Graffiti costs GV $1,400

GVL / Archive
There has been a number of graffiti tags around campus recently.

GVL Archives

GVL / Archive There has been a number of graffiti tags around campus recently.

Chelsea Lane

A recent wave of on-campus graffiti has cost Grand Valley State University — and potentially its students — almost $1,400.

Grand Valley Police Department officials said they first received reports of graffiti at the start of the month, with four recent incidents occurring in all.

In order to clean up campus graffiti, the university must hire a contractor to remove the paint with a sandblaster. Cleaning up and repairing damage from these four most recent instances of graffiti cost the university $1,375, which was taken from the university’s general fund and will be factored into tuition costs next year unless a culprit is identified and held criminally and financially accountable.

“Students need to know that this graffiti is costing them their tuition money,” said Capt. Brandon DeHaan, assistant director of GVPD.

On April 2, red spray paint was discovered on the Cook-DeWitt Center sidewalk. The graffiti read “Revolution” with a backwards E and L, similar to a design used on Republican presidential candidate Ron Paul’s website.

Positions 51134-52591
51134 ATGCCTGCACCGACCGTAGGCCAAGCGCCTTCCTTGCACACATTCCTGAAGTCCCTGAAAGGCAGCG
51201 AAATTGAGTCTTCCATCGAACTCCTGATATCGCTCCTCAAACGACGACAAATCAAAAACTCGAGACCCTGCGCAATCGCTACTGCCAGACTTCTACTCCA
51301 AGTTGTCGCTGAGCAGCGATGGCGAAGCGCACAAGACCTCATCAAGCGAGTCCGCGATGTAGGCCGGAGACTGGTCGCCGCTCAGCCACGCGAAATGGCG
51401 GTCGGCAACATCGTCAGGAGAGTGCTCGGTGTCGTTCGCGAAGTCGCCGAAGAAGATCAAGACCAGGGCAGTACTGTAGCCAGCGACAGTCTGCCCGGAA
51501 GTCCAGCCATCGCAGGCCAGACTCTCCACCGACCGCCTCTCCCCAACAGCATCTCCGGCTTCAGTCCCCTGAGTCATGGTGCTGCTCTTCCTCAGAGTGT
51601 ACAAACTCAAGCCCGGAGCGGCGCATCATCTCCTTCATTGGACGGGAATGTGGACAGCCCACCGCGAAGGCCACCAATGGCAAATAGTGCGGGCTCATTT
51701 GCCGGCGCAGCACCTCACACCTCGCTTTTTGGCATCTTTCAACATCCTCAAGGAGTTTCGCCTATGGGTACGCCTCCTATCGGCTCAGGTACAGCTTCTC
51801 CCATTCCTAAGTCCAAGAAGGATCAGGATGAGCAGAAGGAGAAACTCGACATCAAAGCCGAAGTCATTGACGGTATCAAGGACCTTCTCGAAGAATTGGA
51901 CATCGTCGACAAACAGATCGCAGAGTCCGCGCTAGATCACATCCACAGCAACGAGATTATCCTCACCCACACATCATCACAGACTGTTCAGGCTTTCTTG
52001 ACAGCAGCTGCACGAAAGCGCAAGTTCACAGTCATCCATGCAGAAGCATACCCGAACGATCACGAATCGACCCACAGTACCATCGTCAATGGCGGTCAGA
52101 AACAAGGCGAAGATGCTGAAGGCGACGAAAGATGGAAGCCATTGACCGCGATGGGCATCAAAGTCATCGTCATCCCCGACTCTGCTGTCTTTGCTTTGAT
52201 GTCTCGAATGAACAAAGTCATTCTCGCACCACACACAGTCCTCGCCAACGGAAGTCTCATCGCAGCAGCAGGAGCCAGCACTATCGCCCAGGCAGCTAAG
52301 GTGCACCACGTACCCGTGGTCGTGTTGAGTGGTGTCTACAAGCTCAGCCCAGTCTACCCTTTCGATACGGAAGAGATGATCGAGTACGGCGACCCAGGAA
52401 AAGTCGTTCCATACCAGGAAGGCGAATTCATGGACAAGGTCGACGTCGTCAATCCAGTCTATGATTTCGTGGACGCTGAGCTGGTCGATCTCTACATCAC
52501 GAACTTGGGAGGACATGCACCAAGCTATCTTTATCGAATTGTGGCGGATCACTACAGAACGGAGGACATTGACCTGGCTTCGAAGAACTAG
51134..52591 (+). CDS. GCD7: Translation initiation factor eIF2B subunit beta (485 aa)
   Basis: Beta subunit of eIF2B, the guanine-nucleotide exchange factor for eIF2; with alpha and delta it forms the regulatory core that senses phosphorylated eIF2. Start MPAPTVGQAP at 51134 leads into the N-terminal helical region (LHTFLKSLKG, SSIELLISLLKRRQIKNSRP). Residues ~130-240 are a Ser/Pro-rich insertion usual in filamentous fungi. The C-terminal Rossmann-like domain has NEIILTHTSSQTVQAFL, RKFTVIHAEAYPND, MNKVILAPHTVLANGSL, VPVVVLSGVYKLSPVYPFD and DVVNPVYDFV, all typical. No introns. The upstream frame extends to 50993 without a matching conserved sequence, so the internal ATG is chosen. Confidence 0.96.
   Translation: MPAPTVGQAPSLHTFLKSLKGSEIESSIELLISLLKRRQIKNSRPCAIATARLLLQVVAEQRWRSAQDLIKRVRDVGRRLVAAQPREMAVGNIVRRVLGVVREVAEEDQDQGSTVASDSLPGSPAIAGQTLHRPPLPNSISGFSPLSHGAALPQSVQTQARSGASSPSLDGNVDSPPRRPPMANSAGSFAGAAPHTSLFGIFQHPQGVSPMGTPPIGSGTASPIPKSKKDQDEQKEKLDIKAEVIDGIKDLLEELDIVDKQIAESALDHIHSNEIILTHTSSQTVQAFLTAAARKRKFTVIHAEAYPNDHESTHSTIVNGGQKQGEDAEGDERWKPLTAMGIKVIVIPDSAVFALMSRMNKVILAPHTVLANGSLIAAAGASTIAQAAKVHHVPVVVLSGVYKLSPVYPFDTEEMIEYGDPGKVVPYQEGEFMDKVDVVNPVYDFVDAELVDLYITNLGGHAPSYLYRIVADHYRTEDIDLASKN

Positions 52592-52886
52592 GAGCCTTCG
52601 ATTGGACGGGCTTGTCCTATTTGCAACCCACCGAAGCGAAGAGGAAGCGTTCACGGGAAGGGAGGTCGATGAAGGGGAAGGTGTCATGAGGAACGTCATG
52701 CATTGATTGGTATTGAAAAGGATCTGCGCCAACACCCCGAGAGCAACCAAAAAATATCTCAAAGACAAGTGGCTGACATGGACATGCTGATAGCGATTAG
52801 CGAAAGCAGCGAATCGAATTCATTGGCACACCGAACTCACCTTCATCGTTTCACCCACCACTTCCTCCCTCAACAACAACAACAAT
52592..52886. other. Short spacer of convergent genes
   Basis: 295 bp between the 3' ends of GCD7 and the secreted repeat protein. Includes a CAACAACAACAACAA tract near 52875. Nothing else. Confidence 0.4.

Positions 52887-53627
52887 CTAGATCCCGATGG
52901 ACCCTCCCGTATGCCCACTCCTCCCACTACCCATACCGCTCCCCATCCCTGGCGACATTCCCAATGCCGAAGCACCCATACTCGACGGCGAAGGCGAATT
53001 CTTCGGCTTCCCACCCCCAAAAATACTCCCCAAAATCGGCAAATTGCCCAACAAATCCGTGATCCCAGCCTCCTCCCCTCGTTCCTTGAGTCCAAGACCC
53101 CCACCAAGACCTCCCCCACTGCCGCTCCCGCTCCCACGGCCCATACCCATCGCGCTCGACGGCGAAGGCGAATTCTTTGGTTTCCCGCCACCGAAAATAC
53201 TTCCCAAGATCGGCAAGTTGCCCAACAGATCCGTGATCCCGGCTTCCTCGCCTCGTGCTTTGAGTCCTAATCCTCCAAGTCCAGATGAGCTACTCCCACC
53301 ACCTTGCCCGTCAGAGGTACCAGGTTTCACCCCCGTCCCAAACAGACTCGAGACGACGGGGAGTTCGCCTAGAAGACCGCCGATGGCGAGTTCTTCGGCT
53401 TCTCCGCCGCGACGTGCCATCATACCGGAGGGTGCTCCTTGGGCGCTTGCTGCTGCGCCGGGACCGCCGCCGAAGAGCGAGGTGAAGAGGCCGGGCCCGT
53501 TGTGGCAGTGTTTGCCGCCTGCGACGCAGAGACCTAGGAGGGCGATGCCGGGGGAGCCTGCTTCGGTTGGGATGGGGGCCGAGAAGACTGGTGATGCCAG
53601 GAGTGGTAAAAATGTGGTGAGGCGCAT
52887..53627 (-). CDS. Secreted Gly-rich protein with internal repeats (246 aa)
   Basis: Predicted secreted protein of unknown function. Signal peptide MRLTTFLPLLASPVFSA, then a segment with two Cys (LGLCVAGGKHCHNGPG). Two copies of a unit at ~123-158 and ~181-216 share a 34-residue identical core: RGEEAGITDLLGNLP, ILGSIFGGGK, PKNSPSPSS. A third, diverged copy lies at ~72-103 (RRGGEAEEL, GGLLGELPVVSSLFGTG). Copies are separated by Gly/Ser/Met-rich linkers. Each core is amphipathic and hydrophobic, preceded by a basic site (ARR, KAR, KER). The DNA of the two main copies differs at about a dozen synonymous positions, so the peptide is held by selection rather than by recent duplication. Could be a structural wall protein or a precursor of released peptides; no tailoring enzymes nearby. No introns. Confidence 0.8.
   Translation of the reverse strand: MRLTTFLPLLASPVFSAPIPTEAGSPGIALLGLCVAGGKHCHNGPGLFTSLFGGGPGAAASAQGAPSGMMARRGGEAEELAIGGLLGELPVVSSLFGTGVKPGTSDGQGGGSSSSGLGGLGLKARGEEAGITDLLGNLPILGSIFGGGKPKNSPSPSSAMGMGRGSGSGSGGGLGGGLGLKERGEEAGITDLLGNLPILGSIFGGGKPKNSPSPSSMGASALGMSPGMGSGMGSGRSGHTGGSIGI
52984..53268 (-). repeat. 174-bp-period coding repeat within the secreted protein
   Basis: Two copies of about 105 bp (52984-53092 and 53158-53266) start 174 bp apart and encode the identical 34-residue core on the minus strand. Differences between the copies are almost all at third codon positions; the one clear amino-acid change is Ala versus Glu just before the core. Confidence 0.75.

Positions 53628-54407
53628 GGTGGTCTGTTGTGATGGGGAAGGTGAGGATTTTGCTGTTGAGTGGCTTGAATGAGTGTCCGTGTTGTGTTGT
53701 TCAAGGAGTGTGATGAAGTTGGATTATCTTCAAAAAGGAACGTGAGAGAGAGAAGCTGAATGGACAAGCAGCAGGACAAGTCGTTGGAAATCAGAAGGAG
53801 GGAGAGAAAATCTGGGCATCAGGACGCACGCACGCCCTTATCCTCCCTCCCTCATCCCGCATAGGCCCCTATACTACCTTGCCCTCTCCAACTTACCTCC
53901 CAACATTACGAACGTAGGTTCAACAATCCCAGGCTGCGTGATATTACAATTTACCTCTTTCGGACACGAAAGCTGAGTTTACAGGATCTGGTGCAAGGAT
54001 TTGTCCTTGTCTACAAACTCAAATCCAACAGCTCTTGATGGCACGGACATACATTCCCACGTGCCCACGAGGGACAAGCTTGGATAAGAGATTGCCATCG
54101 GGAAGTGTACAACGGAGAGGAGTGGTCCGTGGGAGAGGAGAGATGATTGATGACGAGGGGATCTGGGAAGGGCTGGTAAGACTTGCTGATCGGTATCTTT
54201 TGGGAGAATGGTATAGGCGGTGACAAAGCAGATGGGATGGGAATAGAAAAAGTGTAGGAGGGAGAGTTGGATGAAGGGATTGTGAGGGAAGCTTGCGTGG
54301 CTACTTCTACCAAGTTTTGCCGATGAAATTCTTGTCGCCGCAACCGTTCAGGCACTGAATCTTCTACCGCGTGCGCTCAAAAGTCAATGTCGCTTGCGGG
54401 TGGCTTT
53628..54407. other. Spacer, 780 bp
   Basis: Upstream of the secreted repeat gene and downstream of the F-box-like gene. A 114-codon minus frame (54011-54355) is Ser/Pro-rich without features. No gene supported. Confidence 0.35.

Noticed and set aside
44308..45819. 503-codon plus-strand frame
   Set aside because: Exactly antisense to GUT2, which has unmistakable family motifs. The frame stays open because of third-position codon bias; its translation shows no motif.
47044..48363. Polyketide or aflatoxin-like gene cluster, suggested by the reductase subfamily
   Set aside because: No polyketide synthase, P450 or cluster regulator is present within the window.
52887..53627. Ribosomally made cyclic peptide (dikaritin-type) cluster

On April 4, white spray paint reading, “the system is broken” was found on the Arboretum sign. The following day, additional spray paint with the same message appeared on the Cook Carillon Tower.

On April 9, “Kony 2012,” a reference to an Invisible Children campaign, was spray painted on the north side of the Kirkhof Center sidewalk.

Although the graffiti in question all share political themes, police say at this point they are not sure if the instances were committed by the same individual or group.

“We don’t know if they are interrelated but what we do suspect is we have individuals identifying political statements and damaging university property,” DeHaan said. “The university campus, buildings and grounds are an inappropriate canvas to express one’s views, including political viewpoints. Those wishing to express political viewpoints may contact the Office of Student Life to identify appropriate spaces to do so… These are crimes, pure and simple.”

DeHaan added that graffiti falls under the legal definition of malicious destruction of property and is not protected by the First Amendment. However, GVSU’s chalking policy does allow registered student organizations to use water-soluble chalks to write messages on designated sidewalks to advertise upcoming events.

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